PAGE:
Microsoft’s Skype revealed plans this week to significantly improve the quality of the call that now has the open standard of Opus which has received approval from the Internet Engineering Task Force (IETF) standards body.
Opus is an audio codec standard designed to handle a variety of interactive audio applications, including VoIP, video conferencing, chat game and live music shows. Scale of narrowband speech of low bitrate in six kilobits per second to stereo music of high quality in 510 kilobits per second.
Skype has used its own silk audio codec since January 2009, but now will transition to the new specification of Opus. With sales of mobile phones with WiFi capability and booming tablet computers, high speed Internet providers are building WiFi access points in public areas to recruit and retain subscribers.
Karlheinz Wurm, director of audio and video for Skype product engineering, explained recently in a blog that Skype started the idea of develop and standardize a codec built specifically for the Internet in March 2009. The company introduced the new codec to the IETF in September 2010. Two years later it was approved.
"Opus will make a quiet but crystalline entry in the world – the majority of the people will be of course, looking forward to the high fidelity sound when it arrives on the Skype client browsers and gateways, and we also hope it will come to mobile phones, game consoles, and conference rooms," explained Wurm.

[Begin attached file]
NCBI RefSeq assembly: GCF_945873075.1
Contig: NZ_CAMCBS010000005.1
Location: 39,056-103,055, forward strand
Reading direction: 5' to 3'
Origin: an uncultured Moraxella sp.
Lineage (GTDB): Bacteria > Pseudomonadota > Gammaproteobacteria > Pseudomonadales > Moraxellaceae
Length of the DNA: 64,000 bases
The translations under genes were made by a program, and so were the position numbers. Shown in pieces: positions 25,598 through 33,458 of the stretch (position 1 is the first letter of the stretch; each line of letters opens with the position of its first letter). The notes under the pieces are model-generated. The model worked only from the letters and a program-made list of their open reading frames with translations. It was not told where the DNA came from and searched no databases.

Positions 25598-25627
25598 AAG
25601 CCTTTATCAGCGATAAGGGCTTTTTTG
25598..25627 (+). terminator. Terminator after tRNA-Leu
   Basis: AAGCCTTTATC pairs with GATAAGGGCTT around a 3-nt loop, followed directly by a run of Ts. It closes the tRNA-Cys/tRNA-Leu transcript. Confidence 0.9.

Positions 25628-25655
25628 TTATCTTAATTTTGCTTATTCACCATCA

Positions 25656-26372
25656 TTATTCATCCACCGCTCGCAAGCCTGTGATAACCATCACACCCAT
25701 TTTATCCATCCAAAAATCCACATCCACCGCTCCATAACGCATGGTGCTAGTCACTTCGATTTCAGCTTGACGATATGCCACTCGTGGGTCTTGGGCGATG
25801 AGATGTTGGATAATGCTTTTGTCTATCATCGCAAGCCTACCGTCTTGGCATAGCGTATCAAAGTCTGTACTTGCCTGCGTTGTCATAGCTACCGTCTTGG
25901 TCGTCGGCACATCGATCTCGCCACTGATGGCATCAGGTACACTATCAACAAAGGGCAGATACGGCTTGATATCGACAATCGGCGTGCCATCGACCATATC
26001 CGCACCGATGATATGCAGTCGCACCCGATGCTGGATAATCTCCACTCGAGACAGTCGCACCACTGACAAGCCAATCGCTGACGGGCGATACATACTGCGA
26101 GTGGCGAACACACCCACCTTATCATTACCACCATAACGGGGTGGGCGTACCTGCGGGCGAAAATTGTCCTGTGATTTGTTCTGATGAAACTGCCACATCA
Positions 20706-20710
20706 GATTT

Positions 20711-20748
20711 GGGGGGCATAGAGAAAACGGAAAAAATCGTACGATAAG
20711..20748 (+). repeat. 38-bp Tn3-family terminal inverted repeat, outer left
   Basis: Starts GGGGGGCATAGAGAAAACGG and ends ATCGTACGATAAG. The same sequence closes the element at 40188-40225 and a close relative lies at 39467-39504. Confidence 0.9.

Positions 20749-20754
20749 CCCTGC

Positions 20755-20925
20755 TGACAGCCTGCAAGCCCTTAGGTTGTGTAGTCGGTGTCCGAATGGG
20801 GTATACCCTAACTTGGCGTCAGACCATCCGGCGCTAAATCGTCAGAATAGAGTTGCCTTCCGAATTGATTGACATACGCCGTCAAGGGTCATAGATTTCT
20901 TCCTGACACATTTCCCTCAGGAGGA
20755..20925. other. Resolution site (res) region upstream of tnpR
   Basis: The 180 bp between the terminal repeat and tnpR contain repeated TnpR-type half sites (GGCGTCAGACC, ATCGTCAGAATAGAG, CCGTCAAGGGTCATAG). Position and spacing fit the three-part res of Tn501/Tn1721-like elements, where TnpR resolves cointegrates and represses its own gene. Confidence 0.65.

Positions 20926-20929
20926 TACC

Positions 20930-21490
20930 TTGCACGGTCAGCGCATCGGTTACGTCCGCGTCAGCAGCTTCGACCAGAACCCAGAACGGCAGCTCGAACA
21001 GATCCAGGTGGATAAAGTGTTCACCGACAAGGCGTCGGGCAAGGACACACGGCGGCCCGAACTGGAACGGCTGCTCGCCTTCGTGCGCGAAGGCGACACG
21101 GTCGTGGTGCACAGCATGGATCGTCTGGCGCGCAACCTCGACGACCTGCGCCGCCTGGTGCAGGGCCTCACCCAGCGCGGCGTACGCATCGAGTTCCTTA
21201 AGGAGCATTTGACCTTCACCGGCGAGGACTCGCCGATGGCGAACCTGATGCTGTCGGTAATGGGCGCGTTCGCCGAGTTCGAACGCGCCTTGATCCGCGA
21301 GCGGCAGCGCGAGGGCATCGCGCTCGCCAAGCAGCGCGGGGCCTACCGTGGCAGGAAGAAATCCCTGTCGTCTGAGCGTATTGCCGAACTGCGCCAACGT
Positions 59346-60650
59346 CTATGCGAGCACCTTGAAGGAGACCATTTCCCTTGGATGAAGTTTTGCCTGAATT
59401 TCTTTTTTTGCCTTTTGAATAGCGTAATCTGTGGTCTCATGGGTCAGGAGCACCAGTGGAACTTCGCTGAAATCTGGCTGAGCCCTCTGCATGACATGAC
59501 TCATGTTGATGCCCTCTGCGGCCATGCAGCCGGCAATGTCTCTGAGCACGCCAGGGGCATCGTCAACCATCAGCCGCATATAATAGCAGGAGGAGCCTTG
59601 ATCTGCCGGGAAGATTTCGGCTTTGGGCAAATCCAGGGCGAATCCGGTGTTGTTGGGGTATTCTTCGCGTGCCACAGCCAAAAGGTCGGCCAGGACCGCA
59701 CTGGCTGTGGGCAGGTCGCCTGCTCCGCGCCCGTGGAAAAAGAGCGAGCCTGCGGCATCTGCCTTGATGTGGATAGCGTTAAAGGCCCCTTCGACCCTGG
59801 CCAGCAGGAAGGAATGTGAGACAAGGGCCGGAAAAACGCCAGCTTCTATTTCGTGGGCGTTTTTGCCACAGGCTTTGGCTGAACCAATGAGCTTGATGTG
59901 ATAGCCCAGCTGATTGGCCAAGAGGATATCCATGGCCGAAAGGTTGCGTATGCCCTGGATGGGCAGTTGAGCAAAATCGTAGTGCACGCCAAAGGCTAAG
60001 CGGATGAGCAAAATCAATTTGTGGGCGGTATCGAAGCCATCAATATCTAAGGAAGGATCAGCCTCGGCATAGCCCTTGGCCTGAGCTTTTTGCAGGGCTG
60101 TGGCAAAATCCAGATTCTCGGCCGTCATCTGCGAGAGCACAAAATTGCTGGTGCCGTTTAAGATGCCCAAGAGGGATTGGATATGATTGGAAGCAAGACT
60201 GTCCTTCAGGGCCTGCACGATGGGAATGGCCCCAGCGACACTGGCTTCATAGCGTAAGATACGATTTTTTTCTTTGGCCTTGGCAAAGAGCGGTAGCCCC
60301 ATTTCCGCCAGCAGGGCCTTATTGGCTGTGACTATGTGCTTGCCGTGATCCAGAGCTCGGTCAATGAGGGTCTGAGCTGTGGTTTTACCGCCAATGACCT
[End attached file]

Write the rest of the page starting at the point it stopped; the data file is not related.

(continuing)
Because it was designed for the Internet, Opus can be adjusted in perfectly to any of their modes of operation, mobile 3G to WiFi or compete with the House of to the side for broadband bandwidth. Opus has "multiple mechanisms to cope with and recover from packet loss plaguing your network, doing less annoying gaps in conversation and moments lost in your precious calls," said Wurm.
In addition to Skype, Mozilla, Xiph.Org, Octasic, Broadcom, Google worked with IETF in Opus codec, related Jean-Marc Valin and Timothy Terriberry in Mozilla blog.
"Opus is the first State of the art, free to be standardized audio codec.""We believe that this will help us to achieve wider adoption of royalties prior Vorbis and Speex codecs," he explained. Opus "may fit within these operating points." This along with proprietary codecs would require at least six different codecs. Opus replaces all of them with the best quality, " they added.